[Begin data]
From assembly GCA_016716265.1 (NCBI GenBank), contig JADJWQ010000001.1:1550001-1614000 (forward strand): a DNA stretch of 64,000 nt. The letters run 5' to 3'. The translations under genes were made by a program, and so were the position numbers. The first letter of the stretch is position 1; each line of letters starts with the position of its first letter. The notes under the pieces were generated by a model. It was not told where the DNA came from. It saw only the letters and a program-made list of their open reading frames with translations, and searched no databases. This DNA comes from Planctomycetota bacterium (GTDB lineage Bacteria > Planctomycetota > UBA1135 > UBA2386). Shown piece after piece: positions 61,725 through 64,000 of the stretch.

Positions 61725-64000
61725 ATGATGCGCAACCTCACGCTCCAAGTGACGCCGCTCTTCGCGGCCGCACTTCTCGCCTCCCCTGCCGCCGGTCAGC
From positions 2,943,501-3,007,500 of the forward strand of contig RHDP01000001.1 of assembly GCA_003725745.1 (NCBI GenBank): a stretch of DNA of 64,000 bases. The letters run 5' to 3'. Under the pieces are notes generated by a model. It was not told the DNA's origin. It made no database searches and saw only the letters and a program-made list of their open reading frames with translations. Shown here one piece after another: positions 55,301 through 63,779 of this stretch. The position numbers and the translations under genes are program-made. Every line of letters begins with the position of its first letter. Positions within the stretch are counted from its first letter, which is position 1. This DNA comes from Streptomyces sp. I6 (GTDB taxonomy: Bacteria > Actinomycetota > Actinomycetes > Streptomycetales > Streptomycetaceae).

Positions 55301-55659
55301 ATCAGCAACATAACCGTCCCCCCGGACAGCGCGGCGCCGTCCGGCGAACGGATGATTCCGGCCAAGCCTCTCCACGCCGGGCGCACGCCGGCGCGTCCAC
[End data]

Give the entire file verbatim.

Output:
From assembly GCA_016716265.1 (NCBI GenBank), contig JADJWQ010000001.1:1550001-1614000 (forward strand): a DNA stretch of 64,000 nt. The letters run 5' to 3'. The translations under genes were made by a program, and so were the position numbers. The first letter of the stretch is position 1; each line of letters starts with the position of its first letter. The notes under the pieces were generated by a model. It was not told where the DNA came from. It saw only the letters and a program-made list of their open reading frames with translations, and searched no databases. This DNA comes from Planctomycetota bacterium (GTDB lineage Bacteria > Planctomycetota > UBA1135 > UBA2386). Shown piece after piece: positions 61,725 through 64,000 of the stretch.

Positions 61725-64000
61725 ATGATGCGCAACCTCACGCTCCAAGTGACGCCGCTCTTCGCGGCCGCACTTCTCGCCTCCCCTGCCGCCGGTCAGC
From positions 2,943,501-3,007,500 of the forward strand of contig RHDP01000001.1 of assembly GCA_003725745.1 (NCBI GenBank): a stretch of DNA of 64,000 bases. The letters run 5' to 3'. Under the pieces are notes generated by a model. It was not told the DNA's origin. It made no database searches and saw only the letters and a program-made list of their open reading frames with translations. Shown here one piece after another: positions 55,301 through 63,779 of this stretch. The position numbers and the translations under genes are program-made. Every line of letters begins with the position of its first letter. Positions within the stretch are counted from its first letter, which is position 1. This DNA comes from Streptomyces sp. I6 (GTDB taxonomy: Bacteria > Actinomycetota > Actinomycetes > Streptomycetales > Streptomycetaceae).

Positions 55301-55659
55301 ATCAGCAACATAACCGTCCCCCCGGACAGCGCGGCGCCGTCCGGCGAACGGATGATTCCGGCCAAGCCTCTCCACGCCGGGCGCACGCCGGCGCGTCCAC